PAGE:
"TRUMP RULES - DEMS SUCK!" That is what the individual who shared a story with me recently said he read on the back of the pickup truck he followed into the Home Depot parking lot.
"I stepped out of my car and pulled my bandana up over my nose and mouth," he continued with a slight edge to his voice. "And out of the corner of my eye, I see this guy open his door and jump down out of the truck, no mask, and start walking toward the entrance. I felt a desire to say something, yet thought I should probably refrain because anyone that would have to have a sign in their back window like he had and not wear a mask would probably welcome the confrontation and certainly neither of us would benefit from that."
As he shared, what began to go through my mind was how many conversations I have listened to that started off with a similar tone, whether it was coming from the vantage point of this individual sharing his experience or a 180-degree opposite view from someone talking about being forced to wear a mask or thinking "this whole pandemic is a hoax." It is obvious a line has been drawn, and most are on one side or the other.
My storyteller continued, "As I walked into the store, I grew even more disgusted as some had masks, others did not, and you could feel the weight of the political tension that this one choice seemed to symbolize. I came back to my senses, grabbed a lumber cart, and headed to the back of the store to pick out 12 6x6 timbers, all while feeling a disdain growing in me toward the people who I imagined to have the same feeling toward me. Loading timbers onto the cart is hard work by yourself, and after wrestling the first one on and reaching for a second, I noticed a young man come walking toward me with no mask and his sleeveless t-shirt with an American flag and caricature eagle with the words 'Just try and take my freedom away.' My first thought when I saw him was, 'Who has raised this kid to be so selfish?' It is such a simple thing to put on a mask. Such a simple gesture to protect one another and serve those among us who may be the most vulnerable. And then just as I lugged the first timber onto my cart, he walked over and asked if he could help. That one question 'Can I help?' cut right through all of the bias and negativity that had been building in my head toward him. It cut through all of the negativity that had been building in my head since I turned into the parking lot behind that truck. I thanked him as we loaded the timbers together. As I started to wheel away, his mom came walking up. We talked for a minute about timbers and the projects we were working on at home, and I then thanked her for raising such an awesome kid. I walked back to my car thinking that the world needs more people like the 15-year-old."
Quite a story, I thought to myself, and then with a single question he framed the current state of things today. "When and how did I learn to hate a person for having a different viewpoint than me?" He concluded with, "Just because we may not agree with what another person thinks or believes, we are destroying ourselves when we choose to hate the person for believing it."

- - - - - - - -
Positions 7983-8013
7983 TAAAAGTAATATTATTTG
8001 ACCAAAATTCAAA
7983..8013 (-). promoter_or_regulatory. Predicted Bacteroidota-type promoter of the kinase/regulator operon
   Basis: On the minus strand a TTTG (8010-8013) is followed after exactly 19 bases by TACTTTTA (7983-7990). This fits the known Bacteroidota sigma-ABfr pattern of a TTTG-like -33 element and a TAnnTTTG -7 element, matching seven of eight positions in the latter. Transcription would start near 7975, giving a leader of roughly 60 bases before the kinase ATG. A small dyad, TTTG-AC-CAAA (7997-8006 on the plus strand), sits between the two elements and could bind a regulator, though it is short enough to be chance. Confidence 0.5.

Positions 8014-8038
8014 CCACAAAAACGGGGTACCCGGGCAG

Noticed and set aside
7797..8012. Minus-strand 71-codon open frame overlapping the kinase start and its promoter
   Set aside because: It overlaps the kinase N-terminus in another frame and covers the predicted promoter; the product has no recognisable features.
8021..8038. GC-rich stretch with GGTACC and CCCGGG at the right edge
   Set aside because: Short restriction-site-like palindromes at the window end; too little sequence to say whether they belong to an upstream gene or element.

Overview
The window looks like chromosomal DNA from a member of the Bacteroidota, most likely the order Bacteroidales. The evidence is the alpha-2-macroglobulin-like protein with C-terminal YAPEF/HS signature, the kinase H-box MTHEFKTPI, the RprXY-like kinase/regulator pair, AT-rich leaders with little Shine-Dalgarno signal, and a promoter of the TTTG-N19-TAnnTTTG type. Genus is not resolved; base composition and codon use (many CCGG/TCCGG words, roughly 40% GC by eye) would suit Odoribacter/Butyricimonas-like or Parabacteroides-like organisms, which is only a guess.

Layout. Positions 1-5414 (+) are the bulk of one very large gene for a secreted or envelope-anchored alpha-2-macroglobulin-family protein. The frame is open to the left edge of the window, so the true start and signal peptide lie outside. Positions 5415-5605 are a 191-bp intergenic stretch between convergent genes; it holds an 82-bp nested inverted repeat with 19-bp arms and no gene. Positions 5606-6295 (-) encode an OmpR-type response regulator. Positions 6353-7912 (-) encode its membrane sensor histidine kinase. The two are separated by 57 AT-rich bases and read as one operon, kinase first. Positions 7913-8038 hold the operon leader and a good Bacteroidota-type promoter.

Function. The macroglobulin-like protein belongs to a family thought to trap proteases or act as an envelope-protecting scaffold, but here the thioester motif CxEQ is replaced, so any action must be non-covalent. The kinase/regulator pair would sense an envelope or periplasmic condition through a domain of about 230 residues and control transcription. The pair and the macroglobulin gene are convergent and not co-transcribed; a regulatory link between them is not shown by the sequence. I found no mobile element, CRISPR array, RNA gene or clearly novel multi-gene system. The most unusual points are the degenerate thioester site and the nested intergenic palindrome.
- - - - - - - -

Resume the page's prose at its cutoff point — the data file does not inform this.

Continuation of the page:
As I sat at my computer late Wednesday afternoon trying to share this story in a way that would be meaningful for others to read, I struggled conveying the importance and depth of what this story is telling us. I decided to call my friend back and ask him if he had thought on the scene any more and see if he had any further insights we might benefit from. His response below is worthy food for thought, and I will leave it for you to consider further:
The lesson I really appreciated from the experience is that we've gotten to the point where one-half of the country thinks that the other half of the country are all idiots. Or even worse, that they are evil. This is true on both sides. It's easy to think that someone who is on the other side of the political line is more selfish or less caring than you are. But we're all acting from a place of wanting to do what we think is right for our loved ones and our country. That 15-year-old boy's willingness to just pitch in and help like it was the most natural thing in the world to do, goes above all of the divisiveness that we are being sold by political leaders. That is a value that is universally applicable. Always be ready to help. I like the story that Mr. Rogers tells: "When I was a boy and I would see scary things in the news, my mother would say to me, 'Look for the helpers. You will always find people who are helping.'"
It seems like it might be one of the most important values that we can be taught as children. Always be ready to help. And the kid in Home Depot certainly was. The thing that is concerning about this trend to think of half of the people in the country as idiots is that makes us feel irreconcilably different than them. And that feeling of difference can disrupt our inclination to pitch in and help.
The lesson in all of this is that we need to remember to trust each other. And trust that there is still good in a person, even behind a viewpoint that seems so heinous and different than our own. Fight against the leaders and ideologies that are dividing us, but don't hate one another. The more we do that, the more it amplifies the division. If we can remember to love one another regardless of viewpoint and always be ready to help, we will all be in a better place.
"Darkness cannot drive out darkness; only light can do that. Hate cannot drive out hate; only love can do that." - Martin Luther King